RecordWithWith

Records always have the “full” canonical constructor. Even adding one explicitly doesn’t make this note vanish. However, maybe we can happily ignore it, because the generated bytecode seems okay…? Decompiled it looks like this:

 1  // IntelliJ API Decompiler stub source generated from a class file
 2  // Implementation of methods is not available
 3
 4package dev.softwaregarden.records.torture.lombok;
 5
 6public final class RecordWithWith extends java.lang.Record {
 7    private final java.lang.String uno;
 8    private final java.lang.String dos;
 9    private final java.lang.String tres;
10
11    public RecordWithWith(java.lang.String uno, java.lang.String dos, java.lang.String tres) { /* compiled code */ }
12
13    public dev.softwaregarden.records.torture.lombok.RecordWithWith withUno(java.lang.String uno) { /* compiled code */ }
14
15    public dev.softwaregarden.records.torture.lombok.RecordWithWith withDos(java.lang.String dos) { /* compiled code */ }
16
17    public dev.softwaregarden.records.torture.lombok.RecordWithWith withTres(java.lang.String tres) { /* compiled code */ }
18
19    public final java.lang.String toString() { /* compiled code */ }
20
21    public final int hashCode() { /* compiled code */ }
22
23    public final boolean equals(java.lang.Object o) { /* compiled code */ }
24
25    public java.lang.String uno() { /* compiled code */ }
26
27    public java.lang.String dos() { /* compiled code */ }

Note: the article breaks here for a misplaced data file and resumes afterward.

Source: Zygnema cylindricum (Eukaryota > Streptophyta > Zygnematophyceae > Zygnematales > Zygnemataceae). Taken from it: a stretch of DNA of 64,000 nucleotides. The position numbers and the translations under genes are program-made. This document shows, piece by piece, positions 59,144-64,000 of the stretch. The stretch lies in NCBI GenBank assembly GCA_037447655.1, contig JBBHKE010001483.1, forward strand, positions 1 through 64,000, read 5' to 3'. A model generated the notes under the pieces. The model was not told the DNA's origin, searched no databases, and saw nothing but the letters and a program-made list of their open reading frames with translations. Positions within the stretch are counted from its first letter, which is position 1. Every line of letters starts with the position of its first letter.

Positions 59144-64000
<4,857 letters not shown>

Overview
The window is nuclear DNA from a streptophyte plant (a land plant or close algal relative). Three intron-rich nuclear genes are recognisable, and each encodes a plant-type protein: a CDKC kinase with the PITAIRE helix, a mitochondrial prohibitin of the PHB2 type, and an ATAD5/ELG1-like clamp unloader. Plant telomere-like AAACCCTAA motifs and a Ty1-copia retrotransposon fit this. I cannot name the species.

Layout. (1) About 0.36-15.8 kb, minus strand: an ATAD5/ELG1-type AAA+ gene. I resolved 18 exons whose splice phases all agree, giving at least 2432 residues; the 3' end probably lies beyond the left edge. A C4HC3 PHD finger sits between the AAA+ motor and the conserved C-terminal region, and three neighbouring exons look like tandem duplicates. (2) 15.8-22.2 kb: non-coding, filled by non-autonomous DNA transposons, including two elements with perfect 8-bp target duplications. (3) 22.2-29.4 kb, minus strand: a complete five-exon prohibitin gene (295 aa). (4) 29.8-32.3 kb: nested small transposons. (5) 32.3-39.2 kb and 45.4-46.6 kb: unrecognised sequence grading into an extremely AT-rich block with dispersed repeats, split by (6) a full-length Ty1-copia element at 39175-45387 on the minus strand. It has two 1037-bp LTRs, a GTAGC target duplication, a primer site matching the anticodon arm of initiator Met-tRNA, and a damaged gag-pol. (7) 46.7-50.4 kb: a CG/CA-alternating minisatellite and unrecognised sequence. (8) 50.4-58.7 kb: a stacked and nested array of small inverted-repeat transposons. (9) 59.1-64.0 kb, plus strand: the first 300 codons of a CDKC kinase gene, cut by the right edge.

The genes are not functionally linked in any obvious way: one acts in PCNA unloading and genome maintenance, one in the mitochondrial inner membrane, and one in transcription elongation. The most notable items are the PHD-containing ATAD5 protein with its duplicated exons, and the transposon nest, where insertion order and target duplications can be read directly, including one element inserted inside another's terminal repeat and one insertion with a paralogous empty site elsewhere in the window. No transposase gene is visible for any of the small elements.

28
29    public java.lang.String tres() { /* compiled code */ }
30}

Let’s use these with... methods, shall we? Oopsie, red alert in IDEA:

Red Alert

Hmmm… can we ignore it? Let’s check the bytecode:

 1//
 2// Source code recreated from a .class file by IntelliJ IDEA
 3// (powered by FernFlower decompiler)
 4//
 5
 6package dev.softwaregarden.records.torture.lombok;
 7
 8public class LombokAndRecordsCheck {
 9    public LombokAndRecordsCheck() {
10    }
11
12    public static void main(String[] args) {
13        new LombokedBean(1, "one");
14        RecordWithWith rww1 = new RecordWithWith("1", "a", "Z");
15        RecordWithWith rrw2 = rww1.withDos("A").withTres("z");
16        System.out.println(rrw2);
17    }
18}

It should be working then. Let’s give it a spin. What do we see in the output window? This:

1Called constructor with [1], [a], [Z]
2Called constructor with [1], [A], [Z]
3Called constructor with [1], [A], [z]
4RecordWithWith[uno=1, dos=A, tres=z]

Despite being red in IDE’s editor, the code compiles and works. It looks like we could do that, but I’m not sure we should. I know, the “red alert” is not coming from IDEA’s core code, the Lombok IDE plugin doesn’t come from JetBrains and most probably it got fooled by the record. The real compiler down below handled things as expected and made them run… However, please read the output with some extra care. I added the print statement in the constructor to demonstrate such a naive approach with subsequent with... calls results with subsequent objects being created. Not so nice for the performance, not so nice for this planet.

‘Hey, maybe we could experiment with @Builder!’ I’m not saying ‘no’, but maybe we should simply:

1RecordWithWith rww1 = new RecordWithWith("1", "a", "Z");
2RecordWithWith rrw2 = new RecordWithWith(rr1.uno(), "A", "z");

Maybe it’s not that bad? Maybe it’s somewhat verbose, but easier to read? Maybe one day Java Records with have with methods generated by the compiler? We shall see in next 25 years. ;-)

If your fingers are itchy, and you’d like to torture records on your own, the code is on Github.

*) You’re more than welcome to join JVM Poland Slack channel. There’s one caveat: the whole transmission is encrypted. We speak Polish. ;-)